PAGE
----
def limit_test(max_char): loop = 1; while not loop > max_char: print(".", end=""); loop += 1
Yes, it’s not possible to write the code this way.
; can only separate “simple” statements, not ones that require a block.
If code like this were allowed, it would be ambiguous: should the
loop +=1 be inside the loop, or outside? Of course you intend it to be inside, but this requires common sense and reasoning - not tools that are accessible to a compiler, which must be absolutely consistent, rule-driven and predictable.
“Put all the code on one line” is not a useful or meaningful goal; it’s a hobbyist’s special challenge. Code is supposed to be written to be understandable, as it will be read far more often than it is written (in particular, by you as the author).
I’m using the Python interpreter and the one-liner is a lot more convenient to do.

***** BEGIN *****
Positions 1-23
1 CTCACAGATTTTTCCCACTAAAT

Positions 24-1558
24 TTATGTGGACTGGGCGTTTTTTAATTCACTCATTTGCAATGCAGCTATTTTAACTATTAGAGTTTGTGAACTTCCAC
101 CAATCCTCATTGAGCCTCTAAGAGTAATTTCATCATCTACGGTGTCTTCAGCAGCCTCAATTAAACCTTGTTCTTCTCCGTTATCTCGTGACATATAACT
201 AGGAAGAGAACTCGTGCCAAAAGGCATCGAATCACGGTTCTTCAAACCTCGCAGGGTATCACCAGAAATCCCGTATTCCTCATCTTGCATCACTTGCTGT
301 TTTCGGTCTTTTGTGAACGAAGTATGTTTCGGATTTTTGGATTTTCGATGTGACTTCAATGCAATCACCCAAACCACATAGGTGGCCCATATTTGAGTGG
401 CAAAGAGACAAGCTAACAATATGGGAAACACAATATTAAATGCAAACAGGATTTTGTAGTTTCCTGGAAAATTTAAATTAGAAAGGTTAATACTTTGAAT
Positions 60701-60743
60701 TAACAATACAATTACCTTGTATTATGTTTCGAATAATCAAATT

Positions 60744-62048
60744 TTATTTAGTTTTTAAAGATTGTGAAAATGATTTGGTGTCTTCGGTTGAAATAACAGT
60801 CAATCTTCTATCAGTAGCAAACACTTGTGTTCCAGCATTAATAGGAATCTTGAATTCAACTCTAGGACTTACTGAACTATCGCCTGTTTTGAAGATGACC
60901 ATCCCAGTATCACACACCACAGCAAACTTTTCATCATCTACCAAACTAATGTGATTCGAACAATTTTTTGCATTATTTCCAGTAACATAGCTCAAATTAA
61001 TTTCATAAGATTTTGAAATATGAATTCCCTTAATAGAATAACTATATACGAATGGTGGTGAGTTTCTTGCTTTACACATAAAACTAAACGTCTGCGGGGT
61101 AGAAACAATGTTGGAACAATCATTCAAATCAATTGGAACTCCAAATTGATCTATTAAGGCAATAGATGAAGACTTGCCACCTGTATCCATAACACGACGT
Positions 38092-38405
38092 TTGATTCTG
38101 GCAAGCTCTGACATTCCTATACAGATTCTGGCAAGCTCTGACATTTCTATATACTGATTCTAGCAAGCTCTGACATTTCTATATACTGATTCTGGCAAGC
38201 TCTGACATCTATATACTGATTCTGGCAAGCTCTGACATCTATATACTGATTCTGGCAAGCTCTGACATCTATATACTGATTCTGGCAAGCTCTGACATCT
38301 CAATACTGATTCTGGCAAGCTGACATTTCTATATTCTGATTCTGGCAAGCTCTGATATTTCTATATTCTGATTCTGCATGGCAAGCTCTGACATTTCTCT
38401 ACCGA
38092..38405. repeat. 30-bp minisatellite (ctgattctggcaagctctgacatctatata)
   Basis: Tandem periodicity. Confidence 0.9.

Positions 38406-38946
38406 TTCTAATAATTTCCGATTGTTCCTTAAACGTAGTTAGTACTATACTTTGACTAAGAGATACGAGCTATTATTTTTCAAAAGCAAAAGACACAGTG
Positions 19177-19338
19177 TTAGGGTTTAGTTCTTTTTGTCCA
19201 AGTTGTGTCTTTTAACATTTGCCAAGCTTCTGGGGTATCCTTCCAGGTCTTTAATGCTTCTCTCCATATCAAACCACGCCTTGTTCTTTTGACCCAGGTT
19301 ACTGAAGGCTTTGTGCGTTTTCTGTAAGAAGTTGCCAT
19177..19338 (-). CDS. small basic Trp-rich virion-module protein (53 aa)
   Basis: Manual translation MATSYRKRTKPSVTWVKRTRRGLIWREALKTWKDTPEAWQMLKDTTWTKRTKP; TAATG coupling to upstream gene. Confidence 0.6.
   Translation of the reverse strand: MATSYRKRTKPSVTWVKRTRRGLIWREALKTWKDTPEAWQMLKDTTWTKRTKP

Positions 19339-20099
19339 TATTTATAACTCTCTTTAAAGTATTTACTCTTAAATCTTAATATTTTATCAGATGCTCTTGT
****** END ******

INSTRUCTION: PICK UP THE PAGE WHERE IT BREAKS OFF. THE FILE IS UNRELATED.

Occasionally, but really for anything beyond the most trivial it is more
convenient to just write a tiny
foo.py file (pick your own name) and
Then you can have the file in an editor adjacent to your command line
window, and write nice indented multiline code.
You might be interested in this thread:
in particular this suggestion from it by Jon Crall, which is this form:
python -c "if 1: import pathlib for _ in range(10): print('this is a demo, bear with me') "
By putting an
if 1: on the first line, you can indent all the
following lines nicely on the command line.
Cameron Simpson firstname.lastname@example.org